Is my own hand rub still safe to use?
Thursday 9 August 2018
One of the topics covered in Option D: Medicinal chemistry is antibiotic resistance. This occurs when micro-organisms become resistant to antibacterials. There is considerable concern in many parts of the world about patients in hospitals developing ‘superbug’ infections as some bacteria, e.g. Staphylococcus aureus (MRSA) and Enterococcus faecium, have become very resistant to antibiotics commonly used today. Most hospitals now have a strict procedure for santitising the hands and these involve hand-rub solutions which are alcohol based. A nice example of how quickly bacteria can develop resistance is detailed in a recent study entitled “Increasing tolerance of hospital Enterococcus faecium to handwash alcohols”. Australian scientists working at the University of Melbourne have shown that until 2010 hand rub solutions containing isopropanol (propan-2-ol) were very effective against samples containing Enterococcus faecium. Since then however they have shown that E. faecium bacteria have developed resistance to isopropanol and hospital infections due to E. faecium are increasing. The research paper has ‘alcohols’ in its title but upon careful reading it seems as if only hand washes containing isopropanol were tested.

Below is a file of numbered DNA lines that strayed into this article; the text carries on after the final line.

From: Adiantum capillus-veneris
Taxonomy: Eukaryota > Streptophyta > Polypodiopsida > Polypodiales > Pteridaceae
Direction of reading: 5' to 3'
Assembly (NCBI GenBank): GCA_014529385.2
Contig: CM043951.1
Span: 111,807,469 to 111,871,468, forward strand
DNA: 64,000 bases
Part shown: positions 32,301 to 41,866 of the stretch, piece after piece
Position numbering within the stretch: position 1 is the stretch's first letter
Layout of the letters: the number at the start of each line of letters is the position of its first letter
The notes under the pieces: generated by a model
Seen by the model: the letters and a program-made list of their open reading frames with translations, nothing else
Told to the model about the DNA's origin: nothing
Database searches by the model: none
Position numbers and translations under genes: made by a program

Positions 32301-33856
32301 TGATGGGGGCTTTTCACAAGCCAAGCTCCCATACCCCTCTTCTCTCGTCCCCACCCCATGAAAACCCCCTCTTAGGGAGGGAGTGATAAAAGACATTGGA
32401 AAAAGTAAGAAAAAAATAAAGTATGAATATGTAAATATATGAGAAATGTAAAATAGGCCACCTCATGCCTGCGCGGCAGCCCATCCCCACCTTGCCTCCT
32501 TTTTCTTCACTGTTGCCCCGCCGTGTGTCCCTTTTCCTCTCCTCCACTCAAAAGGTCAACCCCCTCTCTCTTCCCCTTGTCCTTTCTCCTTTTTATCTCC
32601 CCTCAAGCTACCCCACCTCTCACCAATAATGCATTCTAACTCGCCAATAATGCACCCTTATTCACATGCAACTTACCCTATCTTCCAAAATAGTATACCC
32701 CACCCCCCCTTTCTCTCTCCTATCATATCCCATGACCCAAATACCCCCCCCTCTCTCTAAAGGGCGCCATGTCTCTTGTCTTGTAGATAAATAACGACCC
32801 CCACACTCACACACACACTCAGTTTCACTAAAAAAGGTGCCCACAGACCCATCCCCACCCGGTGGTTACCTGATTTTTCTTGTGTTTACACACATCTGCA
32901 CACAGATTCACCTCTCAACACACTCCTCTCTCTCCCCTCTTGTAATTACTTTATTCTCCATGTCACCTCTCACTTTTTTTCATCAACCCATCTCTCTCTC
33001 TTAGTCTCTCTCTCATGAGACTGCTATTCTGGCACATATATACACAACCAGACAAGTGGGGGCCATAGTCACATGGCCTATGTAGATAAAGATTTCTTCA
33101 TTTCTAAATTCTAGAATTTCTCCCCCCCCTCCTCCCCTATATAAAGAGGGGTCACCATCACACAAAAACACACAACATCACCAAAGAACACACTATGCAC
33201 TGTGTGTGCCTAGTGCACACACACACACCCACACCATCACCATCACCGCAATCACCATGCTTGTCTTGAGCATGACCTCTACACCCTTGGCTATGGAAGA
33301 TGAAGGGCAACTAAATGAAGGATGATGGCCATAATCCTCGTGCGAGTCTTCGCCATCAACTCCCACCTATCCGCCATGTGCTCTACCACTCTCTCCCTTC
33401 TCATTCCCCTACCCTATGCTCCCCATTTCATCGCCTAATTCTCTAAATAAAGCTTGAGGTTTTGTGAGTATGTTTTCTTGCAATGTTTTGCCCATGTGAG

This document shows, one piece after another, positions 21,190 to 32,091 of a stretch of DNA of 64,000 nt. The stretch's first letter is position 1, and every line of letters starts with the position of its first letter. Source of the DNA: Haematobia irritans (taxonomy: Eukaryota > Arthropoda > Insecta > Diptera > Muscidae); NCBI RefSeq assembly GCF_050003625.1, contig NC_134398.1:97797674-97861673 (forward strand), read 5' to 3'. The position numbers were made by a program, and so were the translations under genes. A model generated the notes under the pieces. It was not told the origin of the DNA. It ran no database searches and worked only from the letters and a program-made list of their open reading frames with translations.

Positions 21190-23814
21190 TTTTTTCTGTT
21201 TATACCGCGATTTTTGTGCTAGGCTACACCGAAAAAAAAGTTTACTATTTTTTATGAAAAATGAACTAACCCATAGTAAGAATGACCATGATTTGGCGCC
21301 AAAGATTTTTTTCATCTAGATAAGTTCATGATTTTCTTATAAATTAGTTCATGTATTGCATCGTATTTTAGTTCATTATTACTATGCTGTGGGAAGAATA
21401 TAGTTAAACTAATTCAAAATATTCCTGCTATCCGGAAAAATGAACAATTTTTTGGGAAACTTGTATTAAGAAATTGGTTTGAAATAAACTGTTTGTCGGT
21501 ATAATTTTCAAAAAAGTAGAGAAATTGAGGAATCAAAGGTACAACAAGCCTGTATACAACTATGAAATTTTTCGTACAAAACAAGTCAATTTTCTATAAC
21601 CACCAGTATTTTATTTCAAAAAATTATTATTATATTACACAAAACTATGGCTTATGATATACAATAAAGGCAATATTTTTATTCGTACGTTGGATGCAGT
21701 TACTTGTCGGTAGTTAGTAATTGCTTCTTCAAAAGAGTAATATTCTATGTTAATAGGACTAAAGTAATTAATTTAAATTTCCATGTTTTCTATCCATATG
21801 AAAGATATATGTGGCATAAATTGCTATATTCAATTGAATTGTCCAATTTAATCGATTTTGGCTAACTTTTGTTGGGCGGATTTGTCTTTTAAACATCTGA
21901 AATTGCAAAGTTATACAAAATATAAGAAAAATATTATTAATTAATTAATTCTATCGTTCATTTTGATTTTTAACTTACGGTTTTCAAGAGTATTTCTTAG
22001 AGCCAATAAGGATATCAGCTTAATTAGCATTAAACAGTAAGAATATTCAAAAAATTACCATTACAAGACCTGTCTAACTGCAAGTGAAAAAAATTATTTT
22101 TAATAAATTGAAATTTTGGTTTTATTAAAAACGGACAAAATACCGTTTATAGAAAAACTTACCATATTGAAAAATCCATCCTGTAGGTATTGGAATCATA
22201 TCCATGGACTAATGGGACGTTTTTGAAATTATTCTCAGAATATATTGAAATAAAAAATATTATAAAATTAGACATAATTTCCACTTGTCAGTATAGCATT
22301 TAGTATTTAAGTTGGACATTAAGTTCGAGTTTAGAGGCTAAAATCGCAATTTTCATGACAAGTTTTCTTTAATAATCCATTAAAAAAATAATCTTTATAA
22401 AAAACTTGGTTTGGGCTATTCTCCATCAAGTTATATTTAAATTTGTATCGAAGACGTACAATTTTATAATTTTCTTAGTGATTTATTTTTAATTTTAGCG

I have a hand rub that I sometimes use when I’m travelling but it contains ethanol not isopropanol. In common language alcohol normally means ethanol but reading this research paper it is not clear to me whether it has been shown conclusively that E. faecium has developed resistance to all alcohols (as the title of the research paper implies) or only the one most commonly used in hospitals, isopropanol. Is my own hand rub still safe to use?